To find the next flash frame:
Right-click in the Timeline, and select Find Flash Frames again.

These steps will keep you from making the dreaded flash frame mistake!

If you have been using Final Cut Pro for only a brief amount of time, there is no doubt that you have become aware that there are more than just one way to do everything within this robust app. The advantages of flexibility in workflow and execution are a strong selling point for any NLE, but never the less, when you are in the process of learning the app, all of the choices and key commands present a daunting task in brute memorization. If you read more techinical and user manuals than you do novels in a year, then you'll probably have no problem bouncing between the manual and a standard keyboard until you've remembered the shortcuts but, a Final Cut Pro editors keyboard is a great learning instrument that can greatly reduce the degree of that learning curve. If you are just beginning your editing career or are a seanoned veteran, you can improve your efficiency and save time when you need it the most, like when have a client over your shoulder!

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You can purchase this Final Cut Pro editing keyboard here. Read about the specifications.

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Almost all of your productions should start off with some kind of black at the start if you are rolling off to tape or if you need a clean fade from black. Avid Xpress Pro and Media composer have a fast and effective way to add black to the start of all your sequences. It is called Add Filler at start. The best way to access this is to right-click in the Timeline and choose Add Filler at start. This will give you an automatic 30frame black header. If you need more repeat the steps and every time you do you will gain an additional 30 frames.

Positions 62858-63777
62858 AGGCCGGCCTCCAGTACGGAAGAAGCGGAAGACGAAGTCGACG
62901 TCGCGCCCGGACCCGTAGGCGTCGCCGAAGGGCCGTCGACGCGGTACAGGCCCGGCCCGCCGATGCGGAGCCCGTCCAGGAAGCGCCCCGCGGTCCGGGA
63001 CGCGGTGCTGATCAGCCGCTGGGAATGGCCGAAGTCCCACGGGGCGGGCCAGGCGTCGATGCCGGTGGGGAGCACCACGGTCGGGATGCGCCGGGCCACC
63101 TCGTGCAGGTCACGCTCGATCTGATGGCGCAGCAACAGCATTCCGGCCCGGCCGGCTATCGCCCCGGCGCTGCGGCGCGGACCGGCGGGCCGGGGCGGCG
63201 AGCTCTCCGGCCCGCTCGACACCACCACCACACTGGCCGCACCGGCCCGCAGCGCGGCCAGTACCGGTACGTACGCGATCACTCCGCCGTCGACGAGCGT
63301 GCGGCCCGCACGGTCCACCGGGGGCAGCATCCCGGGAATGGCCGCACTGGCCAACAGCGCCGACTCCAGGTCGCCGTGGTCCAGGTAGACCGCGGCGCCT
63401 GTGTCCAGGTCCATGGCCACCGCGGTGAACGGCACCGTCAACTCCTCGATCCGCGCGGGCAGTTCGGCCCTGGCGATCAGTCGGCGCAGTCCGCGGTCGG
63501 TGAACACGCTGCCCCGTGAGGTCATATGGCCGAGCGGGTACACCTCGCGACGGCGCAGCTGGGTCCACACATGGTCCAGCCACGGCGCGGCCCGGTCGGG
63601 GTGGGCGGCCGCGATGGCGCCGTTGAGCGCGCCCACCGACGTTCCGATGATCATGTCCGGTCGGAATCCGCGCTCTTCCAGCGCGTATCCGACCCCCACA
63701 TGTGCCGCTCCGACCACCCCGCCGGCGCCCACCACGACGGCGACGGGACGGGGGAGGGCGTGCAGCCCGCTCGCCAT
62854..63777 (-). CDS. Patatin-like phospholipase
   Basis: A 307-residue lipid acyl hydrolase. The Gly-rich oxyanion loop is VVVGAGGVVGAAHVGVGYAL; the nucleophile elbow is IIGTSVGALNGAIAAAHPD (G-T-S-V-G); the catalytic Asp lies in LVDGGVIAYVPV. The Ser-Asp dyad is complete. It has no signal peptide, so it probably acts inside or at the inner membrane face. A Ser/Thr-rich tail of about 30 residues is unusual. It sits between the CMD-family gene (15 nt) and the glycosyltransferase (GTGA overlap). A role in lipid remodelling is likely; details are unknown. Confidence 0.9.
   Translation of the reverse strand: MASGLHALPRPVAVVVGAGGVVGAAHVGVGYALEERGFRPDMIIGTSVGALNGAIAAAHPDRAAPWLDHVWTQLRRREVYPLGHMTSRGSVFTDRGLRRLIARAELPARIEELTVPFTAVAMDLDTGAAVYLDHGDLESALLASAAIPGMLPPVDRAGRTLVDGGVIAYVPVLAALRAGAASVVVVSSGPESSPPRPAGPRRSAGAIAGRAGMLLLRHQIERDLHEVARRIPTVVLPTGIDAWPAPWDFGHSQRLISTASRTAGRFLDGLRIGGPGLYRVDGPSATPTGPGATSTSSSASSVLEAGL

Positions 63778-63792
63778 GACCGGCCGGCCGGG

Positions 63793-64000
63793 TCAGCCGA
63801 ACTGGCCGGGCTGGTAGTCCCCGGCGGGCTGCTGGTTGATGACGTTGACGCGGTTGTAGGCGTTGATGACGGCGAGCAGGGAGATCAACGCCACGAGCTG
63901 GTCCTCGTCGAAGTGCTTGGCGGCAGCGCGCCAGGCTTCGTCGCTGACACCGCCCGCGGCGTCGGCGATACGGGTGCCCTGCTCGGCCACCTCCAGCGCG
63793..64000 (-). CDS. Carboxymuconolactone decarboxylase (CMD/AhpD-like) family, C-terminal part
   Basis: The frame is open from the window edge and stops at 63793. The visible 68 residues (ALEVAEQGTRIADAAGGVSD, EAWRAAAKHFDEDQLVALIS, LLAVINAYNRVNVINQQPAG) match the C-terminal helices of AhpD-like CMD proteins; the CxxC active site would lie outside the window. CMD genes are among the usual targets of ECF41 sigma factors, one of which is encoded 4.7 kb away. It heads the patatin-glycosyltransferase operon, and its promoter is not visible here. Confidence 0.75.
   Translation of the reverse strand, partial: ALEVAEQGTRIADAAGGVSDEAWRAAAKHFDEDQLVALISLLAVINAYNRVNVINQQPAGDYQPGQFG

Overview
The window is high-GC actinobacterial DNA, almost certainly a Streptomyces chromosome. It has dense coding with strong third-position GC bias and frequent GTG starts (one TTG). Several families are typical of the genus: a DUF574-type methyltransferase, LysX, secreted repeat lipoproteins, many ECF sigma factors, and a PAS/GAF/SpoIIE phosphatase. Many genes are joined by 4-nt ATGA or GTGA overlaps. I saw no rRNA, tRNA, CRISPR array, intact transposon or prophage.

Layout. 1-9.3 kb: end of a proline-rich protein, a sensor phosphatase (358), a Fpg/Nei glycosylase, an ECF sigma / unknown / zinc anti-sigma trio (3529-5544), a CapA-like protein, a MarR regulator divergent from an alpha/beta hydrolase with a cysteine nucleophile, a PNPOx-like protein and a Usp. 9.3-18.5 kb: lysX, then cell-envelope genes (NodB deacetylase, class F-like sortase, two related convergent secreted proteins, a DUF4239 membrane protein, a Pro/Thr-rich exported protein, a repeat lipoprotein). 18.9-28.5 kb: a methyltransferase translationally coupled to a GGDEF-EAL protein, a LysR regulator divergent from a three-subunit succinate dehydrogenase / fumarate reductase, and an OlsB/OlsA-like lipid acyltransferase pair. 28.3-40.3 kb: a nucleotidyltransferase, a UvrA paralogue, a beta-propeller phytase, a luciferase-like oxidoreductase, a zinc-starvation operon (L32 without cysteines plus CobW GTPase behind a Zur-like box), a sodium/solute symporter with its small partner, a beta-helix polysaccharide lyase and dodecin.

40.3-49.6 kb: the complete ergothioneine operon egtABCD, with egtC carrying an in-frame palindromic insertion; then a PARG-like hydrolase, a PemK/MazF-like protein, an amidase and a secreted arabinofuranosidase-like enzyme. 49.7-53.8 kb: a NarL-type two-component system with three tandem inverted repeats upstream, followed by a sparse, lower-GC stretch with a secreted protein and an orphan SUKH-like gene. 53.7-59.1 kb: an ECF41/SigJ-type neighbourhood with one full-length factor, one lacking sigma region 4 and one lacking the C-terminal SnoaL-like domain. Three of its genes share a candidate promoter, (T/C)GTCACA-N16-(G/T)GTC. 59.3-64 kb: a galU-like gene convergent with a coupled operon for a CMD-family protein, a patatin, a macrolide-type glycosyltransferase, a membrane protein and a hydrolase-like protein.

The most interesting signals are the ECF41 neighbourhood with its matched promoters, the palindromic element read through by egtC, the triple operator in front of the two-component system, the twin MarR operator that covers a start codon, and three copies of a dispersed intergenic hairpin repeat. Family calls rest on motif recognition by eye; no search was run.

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Using locators in the editing process in one of the most valuable tools you have in perfecting you edits. The reason and how to use them is endless and I will cover them at another time. If you are already using them you can benefit from the various uses of the Avid locator. One great practice you can use when applying your locators is that you can put them on different video or audio lines. By default the locator will stick to the upper most track that is enabled. If you want to put one on A2 all you need to do is turn off every line but A2. Now apply your locator and it will stick to A2. The great thing about this is you can apply a locator on A2 to fix an audio issue, one on V1 to make a color correction and then maybe one back down on A1 for a volume adjustment. This is only touching the surface of the possibilities of what you can do, so just remember to locators can be one of your greatest assets.

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The Avid Dupe Detection is a great tool to use to see if you have used the same media twice in your sequence. This can either be a huge mistake that you will want to correct before final output or you may have done it on purpose. Avid has a great tool to help you avoid such kind of mistake, Dupe Detection. Dupe detection will keep track of the frames in your timeline and locate every instance that a frame is duplicated on any of the video tracks. You can also use dupe detection to make sure you have certain duplicated elements in your timeline that you want to have repeat. All you have to do is turn dupe detection on in your timeline. Navigate to your fast menu in the bottom left corner of your timeline and when the fly out menu opens select Dupe Detection. Now you can rest assured you won’t have to worry about this mistake or make sure that your duplications are in the right place.